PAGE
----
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Scientific Articles - PTR-MS Bibliography

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Found 4 results
Title [ Year(Asc)]
Filters: Author is Gloess, Alexia N  [Clear All Filters]
[Gloess2013a] Gloess, A. N., A. Vietri, S. Bongers, T. Koziorowski, and C. Yeretzian, "On-line Analysis of the Coffee Roasting Process with PTR-ToF-MS: Evidence of Different Flavor Formation Dynamics for Different Coffee Varieties", CONFERENCE SERIES, pp. 166, 2013.
[Gloess2013] Gloess, A. N., M. Wellinger, B. Schoenbaechler, F. Wieland, C. Lindinger, and C. Yeretzian, "Predicting the Sensory Profiles of Coffee based on PTR-ToF-MS and GC-MS Measurements", CONFERENCE SERIES, pp. 54, 2013.
[Yeretzian2013] Yeretzian, C., A. N. Gloess, B. Schoenbaechler, M. Wellinger, A. Neff, and F. Wieland, "Recent Applications of PTR-ToF-MS in Coffee Research", CONFERENCE SERIES, pp. 67, 2013.
[Wieland2012] Wieland, F., A. N. Gloess, M. Keller, A. Wetzel, S. Schenker, and C. Yeretzian, "Online monitoring of coffee roasting by proton transfer reaction time-of-flight mass spectrometry (PTR-ToF-MS): towards a real-time process control for a consistent roast profile", Analytical and bioanalytical chemistry, vol. 402, no. 8: Springer, pp. 2531–2543, 2012.
A real-time automated process control tool for coffee roasting is presented to consistently and accurately achieve a targeted roast degree. It is based on the online monitoring of volatile organic compounds (VOC) in the off-gas of a drum roaster by proton transfer reaction time-of-flight mass spectrometry at a high time (1 Hz) and mass resolution (5,500 m/Δm at full width at half-maximum) and high sensitivity (better than parts per billion by volume). Forty-two roasting experiments were performed with the drum roaster being operated either on a low, medium or high hot-air inlet temperature (= energy input) and the coffee (Arabica from Antigua, Guatemala) being roasted to low, medium or dark roast degrees. A principal component analysis (PCA) discriminated, for each one of the three hot-air inlet temperatures, the roast degree with a resolution of better than ±1 Colorette. The 3D space of the three first principal components was defined based on 23 mass spectral profiles of VOCs and their roast degree at the end point of roasting. This provided a very detailed picture of the evolution of the roasting process and allowed establishment of a predictive model that projects the online-monitored VOC profile of the roaster off-gas in real time onto the PCA space defined by the calibration process and, ultimately, to control the coffee roasting process so as to achieve a target roast degree and a consistent roasting.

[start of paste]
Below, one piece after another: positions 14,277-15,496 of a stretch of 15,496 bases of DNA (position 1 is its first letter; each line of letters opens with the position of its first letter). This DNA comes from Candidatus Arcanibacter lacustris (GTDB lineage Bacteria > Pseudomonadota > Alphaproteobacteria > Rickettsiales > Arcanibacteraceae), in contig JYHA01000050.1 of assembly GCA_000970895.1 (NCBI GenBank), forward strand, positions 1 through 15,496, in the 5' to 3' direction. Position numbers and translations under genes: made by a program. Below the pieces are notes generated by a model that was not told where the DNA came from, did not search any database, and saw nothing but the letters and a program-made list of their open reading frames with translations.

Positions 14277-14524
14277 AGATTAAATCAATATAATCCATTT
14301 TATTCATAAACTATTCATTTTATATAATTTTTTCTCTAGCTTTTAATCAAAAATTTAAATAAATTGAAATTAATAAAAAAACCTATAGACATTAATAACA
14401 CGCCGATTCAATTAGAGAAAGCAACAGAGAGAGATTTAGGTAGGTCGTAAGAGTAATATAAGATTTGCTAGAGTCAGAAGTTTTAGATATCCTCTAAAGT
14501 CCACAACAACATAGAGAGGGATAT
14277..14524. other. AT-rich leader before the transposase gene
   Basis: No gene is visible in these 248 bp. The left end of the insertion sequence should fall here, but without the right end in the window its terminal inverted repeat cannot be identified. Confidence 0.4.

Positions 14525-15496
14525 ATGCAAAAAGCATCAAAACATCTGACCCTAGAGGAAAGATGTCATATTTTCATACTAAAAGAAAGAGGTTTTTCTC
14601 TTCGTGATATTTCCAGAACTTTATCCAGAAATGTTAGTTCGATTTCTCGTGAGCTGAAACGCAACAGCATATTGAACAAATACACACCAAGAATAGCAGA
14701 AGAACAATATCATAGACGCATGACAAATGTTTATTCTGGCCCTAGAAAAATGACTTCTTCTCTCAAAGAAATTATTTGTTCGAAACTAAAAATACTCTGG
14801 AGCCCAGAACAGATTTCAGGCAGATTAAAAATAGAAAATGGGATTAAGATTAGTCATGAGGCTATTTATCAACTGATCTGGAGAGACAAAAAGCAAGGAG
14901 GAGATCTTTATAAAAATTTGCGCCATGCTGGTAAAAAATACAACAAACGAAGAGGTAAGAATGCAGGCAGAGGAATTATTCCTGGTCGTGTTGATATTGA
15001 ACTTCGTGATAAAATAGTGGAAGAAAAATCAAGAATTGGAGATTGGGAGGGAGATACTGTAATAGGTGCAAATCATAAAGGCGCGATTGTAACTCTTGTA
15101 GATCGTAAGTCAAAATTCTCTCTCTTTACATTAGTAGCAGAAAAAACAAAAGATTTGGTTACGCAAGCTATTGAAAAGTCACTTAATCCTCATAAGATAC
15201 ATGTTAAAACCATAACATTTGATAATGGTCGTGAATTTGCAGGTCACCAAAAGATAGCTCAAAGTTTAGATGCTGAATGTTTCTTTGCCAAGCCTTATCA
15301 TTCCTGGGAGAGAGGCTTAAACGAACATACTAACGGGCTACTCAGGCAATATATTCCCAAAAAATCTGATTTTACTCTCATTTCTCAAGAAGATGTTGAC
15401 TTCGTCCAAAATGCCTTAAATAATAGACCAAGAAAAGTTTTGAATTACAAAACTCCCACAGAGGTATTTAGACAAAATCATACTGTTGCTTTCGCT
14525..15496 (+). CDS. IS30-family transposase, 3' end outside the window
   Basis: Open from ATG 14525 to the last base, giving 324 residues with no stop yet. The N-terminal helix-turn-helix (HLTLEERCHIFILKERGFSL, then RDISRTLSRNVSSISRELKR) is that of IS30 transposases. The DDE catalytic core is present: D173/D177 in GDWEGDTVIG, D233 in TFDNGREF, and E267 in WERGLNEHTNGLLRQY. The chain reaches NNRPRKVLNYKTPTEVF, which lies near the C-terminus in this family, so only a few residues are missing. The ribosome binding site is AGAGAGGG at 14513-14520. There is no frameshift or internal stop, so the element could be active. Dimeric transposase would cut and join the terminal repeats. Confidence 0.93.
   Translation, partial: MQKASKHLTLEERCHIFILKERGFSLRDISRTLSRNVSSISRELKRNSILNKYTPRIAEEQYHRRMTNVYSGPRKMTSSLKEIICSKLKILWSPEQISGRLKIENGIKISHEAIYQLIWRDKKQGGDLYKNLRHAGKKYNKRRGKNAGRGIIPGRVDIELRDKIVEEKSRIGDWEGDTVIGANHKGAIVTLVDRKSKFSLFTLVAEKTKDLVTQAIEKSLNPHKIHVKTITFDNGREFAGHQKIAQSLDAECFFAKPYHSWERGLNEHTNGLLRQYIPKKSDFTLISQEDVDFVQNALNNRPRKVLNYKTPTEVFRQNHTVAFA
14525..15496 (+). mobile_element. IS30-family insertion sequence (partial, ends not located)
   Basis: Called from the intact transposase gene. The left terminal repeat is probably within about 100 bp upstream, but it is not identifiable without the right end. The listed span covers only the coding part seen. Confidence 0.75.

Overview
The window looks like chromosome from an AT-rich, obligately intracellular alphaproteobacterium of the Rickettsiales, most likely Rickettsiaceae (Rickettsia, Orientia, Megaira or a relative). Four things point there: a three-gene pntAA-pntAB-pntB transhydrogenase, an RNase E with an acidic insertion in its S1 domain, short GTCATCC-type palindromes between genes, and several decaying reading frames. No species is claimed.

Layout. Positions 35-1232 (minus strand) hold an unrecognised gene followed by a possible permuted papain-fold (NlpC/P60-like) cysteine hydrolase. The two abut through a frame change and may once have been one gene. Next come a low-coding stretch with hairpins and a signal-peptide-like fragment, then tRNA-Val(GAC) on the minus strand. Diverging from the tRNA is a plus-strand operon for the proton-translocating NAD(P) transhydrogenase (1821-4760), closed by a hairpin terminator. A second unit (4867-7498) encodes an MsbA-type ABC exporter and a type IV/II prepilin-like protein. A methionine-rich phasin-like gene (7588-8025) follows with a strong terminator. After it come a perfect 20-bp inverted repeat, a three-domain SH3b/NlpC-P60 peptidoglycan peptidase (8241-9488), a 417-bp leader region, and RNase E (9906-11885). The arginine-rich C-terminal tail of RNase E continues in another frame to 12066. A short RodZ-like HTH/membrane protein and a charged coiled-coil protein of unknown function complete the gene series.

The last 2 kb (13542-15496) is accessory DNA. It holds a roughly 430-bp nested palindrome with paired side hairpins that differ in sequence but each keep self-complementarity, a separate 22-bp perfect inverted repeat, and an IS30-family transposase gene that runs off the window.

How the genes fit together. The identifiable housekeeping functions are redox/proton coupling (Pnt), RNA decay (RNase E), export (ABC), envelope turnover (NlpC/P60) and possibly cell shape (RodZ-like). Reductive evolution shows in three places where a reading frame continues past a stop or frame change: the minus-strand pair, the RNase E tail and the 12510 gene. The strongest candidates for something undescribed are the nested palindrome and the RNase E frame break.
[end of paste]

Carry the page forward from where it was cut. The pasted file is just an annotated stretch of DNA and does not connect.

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Selected PTR-MS related Reviews

F. Biasioli, C. Yeretzian, F. Gasperi, T. D. Märk: PTR-MS monitoring of VOCs and BVOCs in food science and technology, Trends in Analytical Chemistry 30 (7) (2011).

J. de Gouw, C. Warneke, T. Karl, G. Eerdekens, C. van der Veen, R. Fall: Measurement of Volatile Organic Compounds in the Earth's Atmosphere using Proton-Transfer-Reaction Mass Spectrometry. Mass Spectrometry Reviews, 26 (2007), 223-257.

W. Lindinger, A. Hansel, A. Jordan: Proton-transfer-reaction mass spectrometry (PTR–MS): on-line monitoring of volatile organic compounds at pptv levels, Chem. Soc. Rev. 27 (1998), 347-375.


Lists with PTR-MS relevant publications of the University of Innsbruck can be found here: Atmospheric and indoor air chemistry, IMR, Environmental Physics and Nano-Bio-Physics


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